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Inside the Ring: New WMD threats
Question of the Day
A Pentagon-sponsored report warns that the United States faces new threats from mass destruction weapons in the form of cyber, electronic and financial attacks, in addition to more well-known dangers from nuclear, chemical and biological WMD arms.
"In addition to the prolific conventional [weapons of mass destruction] threats posed by a vast network of state and non-state actors, the U.S. must also contend with emerging threats that are not conventionally recognized as WMD," said the report produced last month for the office of the Undersecretary of Defense for Intelligence.
"Very few of America's adversaries will attempt to challenge the unmatched strength of the U.S. military in a traditional conflict, but they may employ alternative asymmetric approaches.
"It is therefore necessary to consider emergent, nontraditional threats, such as cyber, electromagnetic pulse (EMP), and economic attacks, in a comprehensive discussion of WMD threats."
On financial warfare, the report mentions the 1999 Chinese military book, "Unrestricted Warfare," which advocates that China's military utilize stock-market crashes, computer viruses and currency manipulations.
"Essentially, any threat to the U.S. economy is a threat to the country as a whole, and the potential impact of an economic attack is considered increasingly significant," the report said.
The new Pentagon report appears to build on one produced for the Pentagon in 2009 by financial consultant Kevin Freeman, who stated that the United States' 2008 financial crash may have been deliberate sabotage by terrorists or foreign states.
That study was criticized by senior Obama administration officials, including the Pentagon's special operations policymaker, Michael Vickers, who is currently undersecretary of defense for intelligence. U.S. officials said Mr. Vickers blocked further study into possible financial warfare behind the economic crisis. Mr. Freeman wrote a book on the issue called "Secret Weapon."
The new Pentagon report said the May 6, 2010 "flash crash" when markets fell by 10 percent "may have been caused by an economic attack by one or a combination of methods," including the manipulation of computer algorithms that control trading or exchange traded funds that allow traders to short sell mass quantities of stock quickly and anonymously. It also could have been the result of covert currency-manipulation by the holder of a significant U.S. debt -- such as China -- designed to intentionally weaken the value of the dollar by preventing the United States from selling its debt to others.
On cyber-WMD, the report said that in an age when 2 billion people use the Internet, "a coordinated cyberattack could compromise national security, shut down commerce and destroy the U.S. power grid."
According to the report, China currently has some 180,000 cyberspies; and, during attacks in 2007 and 2009, they hacked into Pentagon networks and "stole several terabytes of data, including the blueprints for U.S. F-35 and F-32 joint-strike fighter planes, essentially compromising America's defense technology."
Russia conducted cyberattacks in 2008 against the Republic of Georgia prior to its military strikes. The cyberattacks disabled Georgia's national network "effectively eliminating the chance to mount an appropriate response to the attack."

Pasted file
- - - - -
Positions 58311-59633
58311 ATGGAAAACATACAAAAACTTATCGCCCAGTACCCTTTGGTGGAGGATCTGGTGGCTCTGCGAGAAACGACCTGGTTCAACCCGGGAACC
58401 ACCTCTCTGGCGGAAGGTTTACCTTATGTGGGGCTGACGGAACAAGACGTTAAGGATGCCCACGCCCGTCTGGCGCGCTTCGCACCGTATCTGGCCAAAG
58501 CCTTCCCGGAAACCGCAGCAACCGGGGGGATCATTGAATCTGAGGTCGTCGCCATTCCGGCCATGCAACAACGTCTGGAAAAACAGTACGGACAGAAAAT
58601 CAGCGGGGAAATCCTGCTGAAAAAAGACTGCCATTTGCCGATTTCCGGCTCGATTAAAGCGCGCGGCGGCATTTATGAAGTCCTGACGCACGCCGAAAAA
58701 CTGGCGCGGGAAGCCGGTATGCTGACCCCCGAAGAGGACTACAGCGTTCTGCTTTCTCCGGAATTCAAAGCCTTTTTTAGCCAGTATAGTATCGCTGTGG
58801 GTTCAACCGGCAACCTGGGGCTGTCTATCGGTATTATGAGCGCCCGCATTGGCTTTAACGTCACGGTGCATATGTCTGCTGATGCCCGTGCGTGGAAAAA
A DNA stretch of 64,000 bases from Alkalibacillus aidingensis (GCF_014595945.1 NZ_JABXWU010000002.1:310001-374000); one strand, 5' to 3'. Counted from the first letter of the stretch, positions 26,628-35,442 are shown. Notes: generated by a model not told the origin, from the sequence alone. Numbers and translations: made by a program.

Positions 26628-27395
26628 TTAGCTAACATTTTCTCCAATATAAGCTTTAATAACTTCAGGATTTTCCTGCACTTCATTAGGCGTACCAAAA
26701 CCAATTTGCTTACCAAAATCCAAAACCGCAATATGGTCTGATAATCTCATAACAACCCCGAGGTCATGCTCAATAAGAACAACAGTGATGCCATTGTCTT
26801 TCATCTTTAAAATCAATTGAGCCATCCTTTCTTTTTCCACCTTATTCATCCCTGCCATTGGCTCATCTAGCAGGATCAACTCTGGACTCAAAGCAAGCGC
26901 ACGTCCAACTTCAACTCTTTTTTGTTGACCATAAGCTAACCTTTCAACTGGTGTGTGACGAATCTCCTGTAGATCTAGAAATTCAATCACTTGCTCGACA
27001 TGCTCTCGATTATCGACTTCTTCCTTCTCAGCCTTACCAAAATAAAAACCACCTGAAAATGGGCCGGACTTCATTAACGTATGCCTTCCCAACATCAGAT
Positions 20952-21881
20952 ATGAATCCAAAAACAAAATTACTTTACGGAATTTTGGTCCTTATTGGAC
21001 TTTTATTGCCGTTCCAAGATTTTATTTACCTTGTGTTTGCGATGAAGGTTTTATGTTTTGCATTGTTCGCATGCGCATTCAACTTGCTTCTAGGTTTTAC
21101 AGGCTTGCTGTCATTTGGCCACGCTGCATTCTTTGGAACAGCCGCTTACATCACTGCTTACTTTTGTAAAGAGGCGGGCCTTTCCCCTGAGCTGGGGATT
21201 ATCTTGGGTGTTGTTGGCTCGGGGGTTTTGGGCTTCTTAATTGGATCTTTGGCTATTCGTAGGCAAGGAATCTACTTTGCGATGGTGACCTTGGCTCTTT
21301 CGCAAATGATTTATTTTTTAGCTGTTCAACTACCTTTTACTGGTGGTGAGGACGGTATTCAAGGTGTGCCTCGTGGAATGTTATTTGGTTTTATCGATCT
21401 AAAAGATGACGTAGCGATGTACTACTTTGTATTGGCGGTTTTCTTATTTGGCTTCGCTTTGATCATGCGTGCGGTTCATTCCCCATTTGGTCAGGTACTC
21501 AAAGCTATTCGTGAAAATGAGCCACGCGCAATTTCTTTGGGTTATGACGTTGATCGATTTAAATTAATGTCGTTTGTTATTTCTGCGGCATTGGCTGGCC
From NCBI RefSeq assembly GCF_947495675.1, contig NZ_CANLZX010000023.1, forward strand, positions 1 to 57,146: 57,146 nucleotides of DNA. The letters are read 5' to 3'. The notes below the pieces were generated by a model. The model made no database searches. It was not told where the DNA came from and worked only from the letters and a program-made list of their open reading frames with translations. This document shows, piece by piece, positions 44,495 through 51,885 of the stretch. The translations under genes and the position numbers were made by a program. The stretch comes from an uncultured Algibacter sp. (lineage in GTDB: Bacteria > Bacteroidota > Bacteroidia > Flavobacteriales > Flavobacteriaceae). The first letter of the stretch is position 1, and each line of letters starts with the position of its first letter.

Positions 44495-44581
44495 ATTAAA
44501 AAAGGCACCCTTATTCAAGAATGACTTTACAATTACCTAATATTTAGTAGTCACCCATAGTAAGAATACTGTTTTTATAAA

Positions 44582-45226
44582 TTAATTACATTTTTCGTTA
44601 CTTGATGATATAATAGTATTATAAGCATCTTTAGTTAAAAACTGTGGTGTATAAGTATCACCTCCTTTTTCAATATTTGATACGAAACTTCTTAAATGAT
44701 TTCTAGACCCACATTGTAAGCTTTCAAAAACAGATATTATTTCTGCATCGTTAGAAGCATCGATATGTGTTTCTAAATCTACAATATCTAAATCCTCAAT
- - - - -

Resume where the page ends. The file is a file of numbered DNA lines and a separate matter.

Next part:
Another emerging WMD threat is an electromagnetic pulse, or EMP, attack -- the up to 1,000-mile-wide disruption of all electronics produced by a nuclear burst or a high-tech EMP weapon.
"The detonation of an EMP weapon would cause the disruption or destruction of electrical-based systems, which would lead to chaos by impoverishing or neutralizing a society, rather than annihilating it outright," the report said.
The United States' heavy reliance on electronics means an EMP attack would be devastating.
The report concludes that economic vitality is key to U.S. national security; but, with the global economy, the country is facing significant vulnerabilities.
The report urged the U.S. government to develop a national strategy and capability to defend the U.S. economy from every form of economic attack.
The September report, "Weapons of Mass Destruction: An Evolving Threat," was produced by contractor Universal Strategy Group, Inc., for the undersecretary of defense for intelligence and its Combating Terrorism Support Office.
Pentagon on Financial threat
Chinese military and Communist Party officials have threatened to "dump" some of China's holding of $1.17 trillion in U.S. Treasury securities to punish the United States and wage financial war in response to arms sales to Taiwan, according to a Pentagon report to Congress.
The July report plays down the prospect of what has been termed the financial "nuclear option" by Beijing against the United States.
"Attempting to use U.S. Treasury securities as a coercive tool would have limited effect and likely would do more harm to China than to the United States," says the five-page report entitled, "Assessment of the National Security Risks Posed to the United States as a Result of the U.S. Federal Debt Owed to China as a Creditor of the U.S. Government."
"As the threat is not credible and the effect would be limited even if carried out, it does not offer China deterrence options, whether in the diplomatic, military, or economic realms, and this would remain true both in peacetime and in scenarios of crisis or war."
If China sold off its U.S. debt holdings suddenly and significantly, short-term disruptions in markets would result, along with an increase in the interest rate for Treasury securities.
However, the report said doing so would impose significant costs on China, such as causing direct financial losses because of the fall in value of China's holdings. It would also call into question China's participation as a "reliable and respected economic and financial partner."